Every generation of a family takes a little from the one that preceded it: hair and eye color, the shape of a nose, or the way a face can show surprise or sadness. Sometimes those pieces come together in surprising ways, and a distinctive gesture or the eyes of a long-dead relative suddenly return in the face of a newborn baby. In this way, each generation is a return of the dead, a haunting of the living family by the dead one, a reminder that a family’s roots can run very deep.
Chris writes to tell me about the summer of 1985, the summer he lost his best friend, Chris. Eric and Chris had been friends since the second grade, inseparable playmates when they were young and, as they grew older, teenagers looking for anything to relieve the boredom of suburban Maryland.
“That summer was our last summer before high school started,” Eric tells me. “We didn’t have any real plans, but we knew we were going to start some trouble.”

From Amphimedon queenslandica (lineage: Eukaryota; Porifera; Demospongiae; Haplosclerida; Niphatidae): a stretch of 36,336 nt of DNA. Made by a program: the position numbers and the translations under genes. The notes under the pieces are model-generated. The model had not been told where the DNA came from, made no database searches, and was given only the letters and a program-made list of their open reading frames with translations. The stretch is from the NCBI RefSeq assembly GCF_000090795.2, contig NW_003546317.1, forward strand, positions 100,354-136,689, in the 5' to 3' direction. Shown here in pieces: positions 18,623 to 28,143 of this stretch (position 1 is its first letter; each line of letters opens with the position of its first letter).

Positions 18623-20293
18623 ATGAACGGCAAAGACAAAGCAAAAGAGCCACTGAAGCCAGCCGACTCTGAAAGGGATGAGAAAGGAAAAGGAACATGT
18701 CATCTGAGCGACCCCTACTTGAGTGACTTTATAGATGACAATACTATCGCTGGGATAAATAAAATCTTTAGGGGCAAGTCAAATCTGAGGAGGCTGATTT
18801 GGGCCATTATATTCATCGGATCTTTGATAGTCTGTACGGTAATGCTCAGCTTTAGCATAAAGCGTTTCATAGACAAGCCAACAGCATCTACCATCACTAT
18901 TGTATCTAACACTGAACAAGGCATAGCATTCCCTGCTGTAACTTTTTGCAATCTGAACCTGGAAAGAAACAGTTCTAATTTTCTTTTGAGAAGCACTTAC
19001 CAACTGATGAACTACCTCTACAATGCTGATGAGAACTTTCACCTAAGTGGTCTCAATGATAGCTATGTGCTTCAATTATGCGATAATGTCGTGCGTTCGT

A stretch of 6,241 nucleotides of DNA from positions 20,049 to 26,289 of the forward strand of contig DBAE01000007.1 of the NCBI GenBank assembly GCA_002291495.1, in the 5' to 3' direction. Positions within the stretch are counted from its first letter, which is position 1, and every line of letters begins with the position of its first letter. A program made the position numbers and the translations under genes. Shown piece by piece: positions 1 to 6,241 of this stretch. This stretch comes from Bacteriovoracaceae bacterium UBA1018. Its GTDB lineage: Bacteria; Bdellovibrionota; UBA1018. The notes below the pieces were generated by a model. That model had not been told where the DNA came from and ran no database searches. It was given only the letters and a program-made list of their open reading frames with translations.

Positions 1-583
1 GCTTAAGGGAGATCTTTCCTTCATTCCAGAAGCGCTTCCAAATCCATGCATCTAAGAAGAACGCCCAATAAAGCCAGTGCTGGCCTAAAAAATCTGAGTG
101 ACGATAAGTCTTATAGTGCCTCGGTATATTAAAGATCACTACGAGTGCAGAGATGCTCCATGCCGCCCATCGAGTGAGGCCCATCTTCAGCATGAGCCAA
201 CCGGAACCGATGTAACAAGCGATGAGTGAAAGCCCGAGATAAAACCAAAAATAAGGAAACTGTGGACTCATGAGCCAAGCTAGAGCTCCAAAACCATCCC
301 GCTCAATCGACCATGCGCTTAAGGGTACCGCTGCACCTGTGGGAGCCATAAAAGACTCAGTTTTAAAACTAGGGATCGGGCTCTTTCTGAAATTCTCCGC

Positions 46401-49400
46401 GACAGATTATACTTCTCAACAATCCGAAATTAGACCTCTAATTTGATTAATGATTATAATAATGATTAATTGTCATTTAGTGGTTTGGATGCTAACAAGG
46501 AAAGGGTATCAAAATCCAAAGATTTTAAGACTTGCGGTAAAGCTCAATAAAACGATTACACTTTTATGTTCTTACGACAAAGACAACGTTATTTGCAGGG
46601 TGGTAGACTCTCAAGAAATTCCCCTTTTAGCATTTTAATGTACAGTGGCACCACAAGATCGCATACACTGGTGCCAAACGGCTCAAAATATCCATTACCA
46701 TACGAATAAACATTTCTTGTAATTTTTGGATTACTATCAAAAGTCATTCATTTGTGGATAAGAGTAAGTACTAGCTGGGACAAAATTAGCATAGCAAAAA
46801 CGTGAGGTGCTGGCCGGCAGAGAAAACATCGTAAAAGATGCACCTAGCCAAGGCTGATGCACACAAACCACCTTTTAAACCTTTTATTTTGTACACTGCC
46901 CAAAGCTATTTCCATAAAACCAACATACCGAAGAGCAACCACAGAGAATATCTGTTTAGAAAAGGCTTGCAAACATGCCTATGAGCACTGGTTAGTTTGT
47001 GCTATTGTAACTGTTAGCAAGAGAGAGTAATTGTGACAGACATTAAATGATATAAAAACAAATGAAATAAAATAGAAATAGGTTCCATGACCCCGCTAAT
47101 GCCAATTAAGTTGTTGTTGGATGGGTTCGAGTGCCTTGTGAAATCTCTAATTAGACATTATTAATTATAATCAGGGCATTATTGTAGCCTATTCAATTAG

No mailbox was safe from Chris’s baseball bat and no robin or starling could out-fly Eric’s BB gun. The summer was quickly turned into a catalog of venial crimes and acts of petty vandalism.
Even this, however, was not enough to completely alleviate the boredom that seemed to haunt Eric and Chris. “It was around the middle of summer that we went up to the old Kocher place,” Eric tells me, “to find the ghost that was supposed to be up there.”
The boys had heard the stories all their lives. They were told in the margins of a teenager’s circumscribed life: heard in the bleachers after the game, passed around at sleepovers and bus rides, whispered in the shadows at the video game arcade.
“It went like this: there was this family that used to live there, the Kochers, and the son got sick and the dad thought it was something like a curse,” Eric tells me. “So, he kills his son but then the whole family gets sick and they all die because the son comes back and kills them all. And the son was supposed to be buried in the back yard, in the well.”